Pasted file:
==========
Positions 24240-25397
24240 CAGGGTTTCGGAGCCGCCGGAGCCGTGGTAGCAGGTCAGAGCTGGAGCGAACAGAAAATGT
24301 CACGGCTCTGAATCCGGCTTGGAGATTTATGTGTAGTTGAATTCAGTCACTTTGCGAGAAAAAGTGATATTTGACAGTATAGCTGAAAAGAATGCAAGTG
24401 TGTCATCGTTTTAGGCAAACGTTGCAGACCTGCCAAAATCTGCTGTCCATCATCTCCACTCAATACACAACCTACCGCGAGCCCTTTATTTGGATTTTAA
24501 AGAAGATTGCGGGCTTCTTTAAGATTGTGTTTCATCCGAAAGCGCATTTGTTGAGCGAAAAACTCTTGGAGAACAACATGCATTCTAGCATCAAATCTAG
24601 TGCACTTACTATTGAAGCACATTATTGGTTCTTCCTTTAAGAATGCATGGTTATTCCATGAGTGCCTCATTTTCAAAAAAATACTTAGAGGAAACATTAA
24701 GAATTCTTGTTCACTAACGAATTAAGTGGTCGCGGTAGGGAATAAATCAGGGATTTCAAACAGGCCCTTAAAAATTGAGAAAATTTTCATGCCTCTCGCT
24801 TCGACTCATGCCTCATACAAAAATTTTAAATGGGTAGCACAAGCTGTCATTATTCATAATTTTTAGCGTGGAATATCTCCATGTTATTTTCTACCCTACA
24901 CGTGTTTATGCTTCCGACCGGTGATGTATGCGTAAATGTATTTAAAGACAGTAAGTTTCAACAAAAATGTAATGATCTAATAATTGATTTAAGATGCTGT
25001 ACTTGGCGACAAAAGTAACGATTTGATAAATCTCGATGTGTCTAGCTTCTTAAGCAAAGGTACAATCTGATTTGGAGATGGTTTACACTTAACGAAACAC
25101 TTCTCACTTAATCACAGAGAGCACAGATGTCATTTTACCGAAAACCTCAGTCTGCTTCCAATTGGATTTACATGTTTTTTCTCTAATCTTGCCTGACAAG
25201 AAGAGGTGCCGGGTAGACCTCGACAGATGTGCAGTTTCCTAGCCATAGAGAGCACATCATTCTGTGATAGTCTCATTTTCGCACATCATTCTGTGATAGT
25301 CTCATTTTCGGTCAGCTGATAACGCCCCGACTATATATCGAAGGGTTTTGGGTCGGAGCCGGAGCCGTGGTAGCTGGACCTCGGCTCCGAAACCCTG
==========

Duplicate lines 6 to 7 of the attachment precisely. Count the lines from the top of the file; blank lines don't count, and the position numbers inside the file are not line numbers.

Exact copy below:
24601 TGCACTTACTATTGAAGCACATTATTGGTTCTTCCTTTAAGAATGCATGGTTATTCCATGAGTGCCTCATTTTCAAAAAAATACTTAGAGGAAACATTAA
24701 GAATTCTTGTTCACTAACGAATTAAGTGGTCGCGGTAGGGAATAAATCAGGGATTTCAAACAGGCCCTTAAAAATTGAGAAAATTTTCATGCCTCTCGCT